The gravitational influence of the gas giants (plus general-relativistic effects) are known to cause the apses of the Earth's orbit to precess. For an illustration of that process, see this image. Now, it's clear that apsidal precession combined with changes in orbital eccentricity will affect climate - at minimum, this changes the mean (year-averaged) Earth-Sun distance, which one would of course expect to have an effect on climate.

I'm not really following how apsidal precession alone is supposed to affect climate, though. Let us suppose that the Earth's "rotational parameters" (e.g. axial tilt) are held constant, and that the orbit of the Earth is static except for apsidal precession (i.e. no changes in eccentricity, no orbital decay, etc.).

In this case, the total insolation experienced by the Earth over the course of a year should be independent of how much the apses have precessed - indeed, an observer looking at the Sun-Earth system from above the ecliptic plane should not be able to distinguish between, say, a 5-degree precession of the apses and a 5-degree rotation of the observer in the opposite direction. Since the latter cannot affect the Earth's climate, we should neither expect the former to.

Clearly, I'm making some sort of mistake here, but I'm not sure where exactly my thinking has gone wrong. Where is my error?


During the 20th century, the global mean temperature in January was 12°C while it was 15.8°C in July. This is a bit paradoxical as insolation is currently about 7% higher during January than it is in July. So why is July warmer than January?

The solution to this apparent paradox and the answer your question (how does apsidal precession alone affect the climate) are one and the same: The uneven distribution of land and water between the northern and southern hemispheres. The northern hemisphere has about twice as much land as does the southern hemisphere. Continental climates exhibit much more seasonal variability than do maritime climates.

That worldwide insolation is greatest in January and least in July is a bit irrelevant. What is more relevant is the length of the seasons in the northern hemisphere. Right now, summer is longer than is winter in the northern hemisphere because perihelion is in early January. This situation will be reversed in ten thousand years when perihelion and northern hemisphere summer solstice coincide. Looking at precession only, glaciation is much more likely during periods where northern hemisphere summers are short and winters are long.

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    $\begingroup$ Let me double-check that I understand this - the reason that perihelion being in January makes northern-hemisphere winters shorter is simply that the Earth moves faster near perihelion and slower near aphelion, right? $\endgroup$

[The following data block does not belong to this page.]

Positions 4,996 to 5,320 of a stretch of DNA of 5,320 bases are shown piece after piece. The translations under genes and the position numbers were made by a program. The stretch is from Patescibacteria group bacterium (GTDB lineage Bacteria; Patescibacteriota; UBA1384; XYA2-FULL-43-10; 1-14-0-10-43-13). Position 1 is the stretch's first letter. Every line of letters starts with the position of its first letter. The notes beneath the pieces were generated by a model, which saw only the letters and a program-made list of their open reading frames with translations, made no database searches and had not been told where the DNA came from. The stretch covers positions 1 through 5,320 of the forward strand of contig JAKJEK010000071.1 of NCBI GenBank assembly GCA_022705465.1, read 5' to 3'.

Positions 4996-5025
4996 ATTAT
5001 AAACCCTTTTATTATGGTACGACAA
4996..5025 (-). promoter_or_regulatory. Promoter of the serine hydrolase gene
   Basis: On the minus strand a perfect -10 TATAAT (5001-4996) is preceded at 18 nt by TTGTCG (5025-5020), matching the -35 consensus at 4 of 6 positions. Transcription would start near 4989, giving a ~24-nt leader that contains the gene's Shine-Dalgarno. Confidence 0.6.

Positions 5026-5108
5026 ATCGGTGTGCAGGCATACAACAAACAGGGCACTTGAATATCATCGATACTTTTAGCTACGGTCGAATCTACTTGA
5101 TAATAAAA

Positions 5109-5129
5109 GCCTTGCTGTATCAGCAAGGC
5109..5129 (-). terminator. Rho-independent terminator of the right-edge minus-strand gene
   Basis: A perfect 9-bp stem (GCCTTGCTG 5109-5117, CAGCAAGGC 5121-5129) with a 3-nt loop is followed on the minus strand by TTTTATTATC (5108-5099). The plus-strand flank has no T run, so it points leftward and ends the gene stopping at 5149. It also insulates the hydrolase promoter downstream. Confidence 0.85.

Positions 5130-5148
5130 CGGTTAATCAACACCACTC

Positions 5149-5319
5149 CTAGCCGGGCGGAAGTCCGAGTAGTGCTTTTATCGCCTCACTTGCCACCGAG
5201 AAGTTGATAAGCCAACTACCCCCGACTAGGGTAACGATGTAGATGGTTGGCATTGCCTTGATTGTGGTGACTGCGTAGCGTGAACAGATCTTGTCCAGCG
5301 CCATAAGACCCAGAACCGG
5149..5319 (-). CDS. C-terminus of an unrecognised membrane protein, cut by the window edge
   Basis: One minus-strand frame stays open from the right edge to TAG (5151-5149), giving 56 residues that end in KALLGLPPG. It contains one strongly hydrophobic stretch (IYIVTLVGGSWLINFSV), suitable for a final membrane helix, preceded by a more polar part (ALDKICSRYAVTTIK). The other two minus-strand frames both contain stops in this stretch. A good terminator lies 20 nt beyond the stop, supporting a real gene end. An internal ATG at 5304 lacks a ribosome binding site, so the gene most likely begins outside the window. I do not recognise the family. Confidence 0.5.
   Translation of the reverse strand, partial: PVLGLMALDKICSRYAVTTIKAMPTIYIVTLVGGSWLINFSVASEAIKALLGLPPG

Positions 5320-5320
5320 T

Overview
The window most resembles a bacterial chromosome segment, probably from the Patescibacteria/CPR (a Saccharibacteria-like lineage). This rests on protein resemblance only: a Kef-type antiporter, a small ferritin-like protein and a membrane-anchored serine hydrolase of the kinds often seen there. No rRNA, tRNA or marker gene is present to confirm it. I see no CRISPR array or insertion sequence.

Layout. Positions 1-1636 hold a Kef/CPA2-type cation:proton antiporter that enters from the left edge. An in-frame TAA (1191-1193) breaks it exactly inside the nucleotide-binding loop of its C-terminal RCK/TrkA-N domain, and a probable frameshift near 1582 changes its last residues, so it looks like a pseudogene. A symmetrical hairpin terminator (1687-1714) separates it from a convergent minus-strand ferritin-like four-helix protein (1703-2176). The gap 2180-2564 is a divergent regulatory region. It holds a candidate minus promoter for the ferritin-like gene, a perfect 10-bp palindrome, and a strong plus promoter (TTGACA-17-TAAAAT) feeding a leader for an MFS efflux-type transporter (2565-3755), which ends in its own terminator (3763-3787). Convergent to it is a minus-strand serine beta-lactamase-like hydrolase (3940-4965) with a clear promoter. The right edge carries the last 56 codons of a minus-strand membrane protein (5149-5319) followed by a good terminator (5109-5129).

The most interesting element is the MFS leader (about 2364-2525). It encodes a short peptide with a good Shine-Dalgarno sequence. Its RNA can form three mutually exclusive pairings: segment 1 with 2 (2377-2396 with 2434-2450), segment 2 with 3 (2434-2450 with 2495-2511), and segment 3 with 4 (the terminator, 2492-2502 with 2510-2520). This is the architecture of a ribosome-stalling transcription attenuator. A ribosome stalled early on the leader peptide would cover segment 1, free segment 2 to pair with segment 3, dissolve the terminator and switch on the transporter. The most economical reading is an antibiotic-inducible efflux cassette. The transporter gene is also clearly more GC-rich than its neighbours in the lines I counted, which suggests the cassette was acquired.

– senshin
    May 27 '14 at 11:19
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    $\begingroup$ That's correct. $\endgroup$ May 27 '14 at 12:59
  • $\begingroup$ Okay, and (just restating what you wrote for my own benefit) when the apses precess by 180 degrees (i.e. moving the sun from one focus of the orbit to the other), January will now be at aphelion, meaning that northern-hemisphere winters are longer, and so we expect a colder overall climate. Great, thanks! $\endgroup$
    – senshin
    May 27 '14 at 13:03

The precessional effect on climate is caused due to two factors:
(1) Axial Precession
(2) Apsidal Precession

The precession of the apses doesn't cause a change in climatic state by itself. However, this motion is in the same sense as the axial precession (gyroscopic motion of the earth's axes). This effect reduces the period of precession from 26kyr to ~21kyr.

Combined, the two effects cause what is known as the precession of the equinoxes. If you consider this a cyclic process, the two extreme precessional configurations are shown below: enter image description here

See NH++. In this configuration, NH summer is at perihelion. Thus, during NH summer, earth is closest to the sun, and therefore Northern hemisphere has a strong summer. During NH winter, earth is farthest from the sun, therefore Northern Hemisphere has a weak winter as well. Thus in this precessional configuration, the earth has extreme seasons in the Northern Hemisphere.

Now see SH++. In this configuration, SH summer is at perihelion. Thus, during SH summer, earth is closest to the sun, and therefore the southern hemisphere has a strong summer. During SH winter, earth is farthest from the sun, therefore southern Hemisphere has a weak winter as well. Thus in this precessional configuration, the earth has extreme seasons in the southern Hemisphere.

  • $\begingroup$ This is incorrect. The current configuration has perihelion very close to summer solstice in the southern hemisphere. The Earth is very close to the "SH++" configuration in this answer. Yet southern hemisphere seasons are not extreme. Northern hemisphere summers are hotter than are southern hemisphere summers, and northern hemisphere winters are colder than are southern hemisphere winters. The timing of Earth's perihelion and aphelion has but a tertiary effect on the seasons. The uneven distribution of land vs ocean is more important than is the timing of perihelion and aphelion. $\endgroup$ Nov 1 '15 at 9:17
  • $\begingroup$ The answer here considers only the effect of orbital forcing on the earth, which is correct here, and has been accepted since the time of Milankovitch. The uneven distribution of land vs ocean created a different level of complexity on the climate response of the earth to a given orbital forcing, which is beyond the scope of this answer. $\endgroup$
    – RRC
    Nov 3 '15 at 20:10

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